DRE 7004 Topics in Macroeconomics


DRE 7004 Topics in Macroeconomics

Responsible for the course
Hilde C Bjørnland

Department of Economics

According to study plan

ECTS Credits

Language of instruction

Please note that this course will be revised before it is offered again.

This course is divided in three parts. The first part gives an introduction to Computational Methods and Applications in Dynamic General Equilibrium Modeling. The second part studies frontier research on international macroeconomics while the third part analyses selected topics in monetary policy.

Learning outcome
After taking this course the students should have a solid knowledge of numerical methods used to solve problems in macroeconomics and understand basic and advanced models of open economy and monetary policy. The students should master and produce sophisticated research on dynamic general equilibrium models and models of international macroeconomics.

Admission to a PhD Programme is a general requirement for participation in PhD courses at BI Norwegian Business School.

External candidates are kindly asked to attach confirmation of admission to a PhD programme when signing up for a course with the doctoral administration. Candidates can be allowed to sit in on courses by approval of the course leader. Sitting in on courses does not permit registration for courses, handing in exams or gaining credits for the course. Course certificates or conformation letters will not be issued for sitting in on courses

Compulsory reading
Corsetti, Giancarlo. 2008. “New Open Economy Macroeconomics”. New Palgrave Dictionary of Economics. 2nd ed. Palgrave
Heer, Burkhard and Alfred Maussner. 2009. Dynamic general equilibrium modeling : computational methods and applications. 2nd ed. Springer
Obstfeld, Maurice, and Kenneth Rogoff. 1996. Foundations of international macroeconomics. MIT Press
Obstfeld, Maurice, and Kenneth Rogoff. 2000. The six major puzzles in international macroeconomics : is there a common cause?. NBER. NBER working paper series ; 7777
Walsh, Carl E. 2010. Monetary theory and policy. 3rd ed. MIT press

Bache, Ida W., Tommy Sveen and Kjersti N. Torstensen. 2012. “Revisiting the Importance of Non-Tradable Goods’ Prices in Cyclical Real Exchange Rate Fluctuations”. European Economic Review 57, 98-107
Bjørnland, Hilde C. 2009. "Monetary policy and exchange rate overshooting: Dornbusch was right after all". Journal of International Economics, Elsevier, vol. 79(1), pages 64-77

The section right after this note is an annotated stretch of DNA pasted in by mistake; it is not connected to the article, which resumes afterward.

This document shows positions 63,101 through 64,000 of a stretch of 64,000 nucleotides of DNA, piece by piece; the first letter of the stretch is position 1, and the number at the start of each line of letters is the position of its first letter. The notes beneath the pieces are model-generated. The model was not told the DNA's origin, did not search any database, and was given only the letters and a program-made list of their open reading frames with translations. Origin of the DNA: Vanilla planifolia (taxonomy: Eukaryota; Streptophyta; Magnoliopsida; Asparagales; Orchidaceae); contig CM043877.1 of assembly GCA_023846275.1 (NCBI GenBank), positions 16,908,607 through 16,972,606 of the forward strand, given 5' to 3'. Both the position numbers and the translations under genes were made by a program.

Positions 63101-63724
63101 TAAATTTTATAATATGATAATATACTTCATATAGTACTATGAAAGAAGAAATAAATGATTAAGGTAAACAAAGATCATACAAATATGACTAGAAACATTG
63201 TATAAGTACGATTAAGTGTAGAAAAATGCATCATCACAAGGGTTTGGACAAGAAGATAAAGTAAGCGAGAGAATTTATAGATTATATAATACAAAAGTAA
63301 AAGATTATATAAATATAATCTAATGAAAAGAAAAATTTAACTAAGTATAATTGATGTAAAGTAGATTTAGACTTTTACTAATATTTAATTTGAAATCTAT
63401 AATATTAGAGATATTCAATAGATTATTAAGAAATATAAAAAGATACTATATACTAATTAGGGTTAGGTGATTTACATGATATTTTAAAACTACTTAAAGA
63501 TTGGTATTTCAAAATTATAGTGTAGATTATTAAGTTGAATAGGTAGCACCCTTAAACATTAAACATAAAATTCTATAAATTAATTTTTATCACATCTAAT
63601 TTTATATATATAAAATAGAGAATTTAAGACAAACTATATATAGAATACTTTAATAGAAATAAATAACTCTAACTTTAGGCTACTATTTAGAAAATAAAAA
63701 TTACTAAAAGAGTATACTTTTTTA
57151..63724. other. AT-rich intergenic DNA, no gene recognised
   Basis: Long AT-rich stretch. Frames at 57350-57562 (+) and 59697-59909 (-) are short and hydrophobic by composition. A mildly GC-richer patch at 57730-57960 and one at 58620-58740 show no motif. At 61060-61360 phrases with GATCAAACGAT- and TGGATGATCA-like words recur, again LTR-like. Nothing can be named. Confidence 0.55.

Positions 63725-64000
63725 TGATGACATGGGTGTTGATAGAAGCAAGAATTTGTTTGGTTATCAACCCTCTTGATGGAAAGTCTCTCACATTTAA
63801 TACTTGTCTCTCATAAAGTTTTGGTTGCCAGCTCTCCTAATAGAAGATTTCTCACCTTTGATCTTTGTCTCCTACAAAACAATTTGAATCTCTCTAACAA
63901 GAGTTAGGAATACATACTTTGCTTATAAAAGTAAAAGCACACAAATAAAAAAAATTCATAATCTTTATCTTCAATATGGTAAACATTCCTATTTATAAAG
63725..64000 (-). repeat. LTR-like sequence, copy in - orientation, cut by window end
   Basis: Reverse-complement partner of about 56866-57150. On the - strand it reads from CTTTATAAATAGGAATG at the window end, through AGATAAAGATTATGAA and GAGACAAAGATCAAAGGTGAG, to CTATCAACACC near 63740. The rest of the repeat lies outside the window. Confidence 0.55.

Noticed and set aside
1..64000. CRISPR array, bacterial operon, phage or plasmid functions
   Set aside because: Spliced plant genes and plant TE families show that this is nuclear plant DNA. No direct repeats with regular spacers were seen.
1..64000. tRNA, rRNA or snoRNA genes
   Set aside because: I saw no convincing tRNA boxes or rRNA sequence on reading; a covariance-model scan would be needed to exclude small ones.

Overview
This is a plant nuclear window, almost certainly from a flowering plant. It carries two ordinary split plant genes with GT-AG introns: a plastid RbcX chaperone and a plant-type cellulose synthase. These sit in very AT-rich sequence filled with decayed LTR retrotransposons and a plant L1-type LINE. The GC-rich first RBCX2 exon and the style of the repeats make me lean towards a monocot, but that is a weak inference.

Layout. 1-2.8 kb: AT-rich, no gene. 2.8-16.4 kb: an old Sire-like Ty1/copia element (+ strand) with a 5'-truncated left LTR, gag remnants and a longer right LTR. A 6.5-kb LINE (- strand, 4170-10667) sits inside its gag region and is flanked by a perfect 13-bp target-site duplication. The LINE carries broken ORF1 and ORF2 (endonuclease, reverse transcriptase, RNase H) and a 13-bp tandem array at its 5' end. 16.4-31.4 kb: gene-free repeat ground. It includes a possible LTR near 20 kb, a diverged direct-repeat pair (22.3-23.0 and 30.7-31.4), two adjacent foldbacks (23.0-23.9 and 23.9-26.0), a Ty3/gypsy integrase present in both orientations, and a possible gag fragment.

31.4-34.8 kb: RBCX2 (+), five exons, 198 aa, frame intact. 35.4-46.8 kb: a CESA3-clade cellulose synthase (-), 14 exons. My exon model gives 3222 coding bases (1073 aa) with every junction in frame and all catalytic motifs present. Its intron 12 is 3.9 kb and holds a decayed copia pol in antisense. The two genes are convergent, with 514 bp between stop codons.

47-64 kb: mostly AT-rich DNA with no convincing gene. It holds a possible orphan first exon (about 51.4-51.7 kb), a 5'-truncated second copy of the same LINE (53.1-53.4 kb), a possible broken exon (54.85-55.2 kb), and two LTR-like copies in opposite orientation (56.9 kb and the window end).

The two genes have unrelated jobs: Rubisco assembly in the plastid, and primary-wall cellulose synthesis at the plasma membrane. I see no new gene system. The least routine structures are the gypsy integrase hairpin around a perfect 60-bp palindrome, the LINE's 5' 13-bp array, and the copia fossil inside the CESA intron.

Engel, Charles. 1999. "Accounting for US Real Exchange Rate Changes". Journal of Political Economy 107, 507-38

Recommended reading

Course outline
(i) Introduction, Linear Algebra Boot Camp and Markov Chains

(ii) Numerical Integration and Function Approximation

(iii) Dynamic Programming and Parameterized Expectations and/or Projection Methods

(iv) International macroeconomics

(v) Robust monetary policy

Computer-based tools
The course uses modern programming software such as MATLAB.

Learning process and workload
Workload (6 ECTS)
Lectures 30 hours
Specified learning activities (including reading) 75 hours
Autonomous student learning (including exam preparation) 75 hours
Total 180 hours

Course structure and grading:
The course will we taught in 10 intensive modules. Each module consists of 3 hours.

Students are required to participate in class – both in discussions and by presenting models/material from the reading lists – as well as solve and hand in solutions to exercises and problems.

Hand in an assignment ( individually ) consistent of maximum 10 pages ( plus references and appendix ).

Examination code(s)
DRE 70042 ( The assigment ) counts for 100% of the grade in DRE 7004

Examination support materials

Re-sit examination
Re-takes are only possible at the next time a course will be held. When the course evaluation has a separate exam code for each part of the evaluation it is possible to retake parts of the evaluation. Otherwise, the whole course must be re-evaluated when a student wants to retake an exam.

Additional information
Honour Code
Academic honesty and trust are important to all of us as individuals, and represent values that are encouraged and promoted by the honour code system. This is a most significant university tradition. Students are responsible for familiarizing themselves with the ideals of the honour code system, to which the faculty are also deeply committed.

Any violation of the honour code will be dealt with in accordance with BI’s procedures for cheating. These issues are a serious matter to everyone associated with the programs at BI and are at the heart of the honour code and academic integrity. If you have any questions about your responsibilities under the honour code, please ask.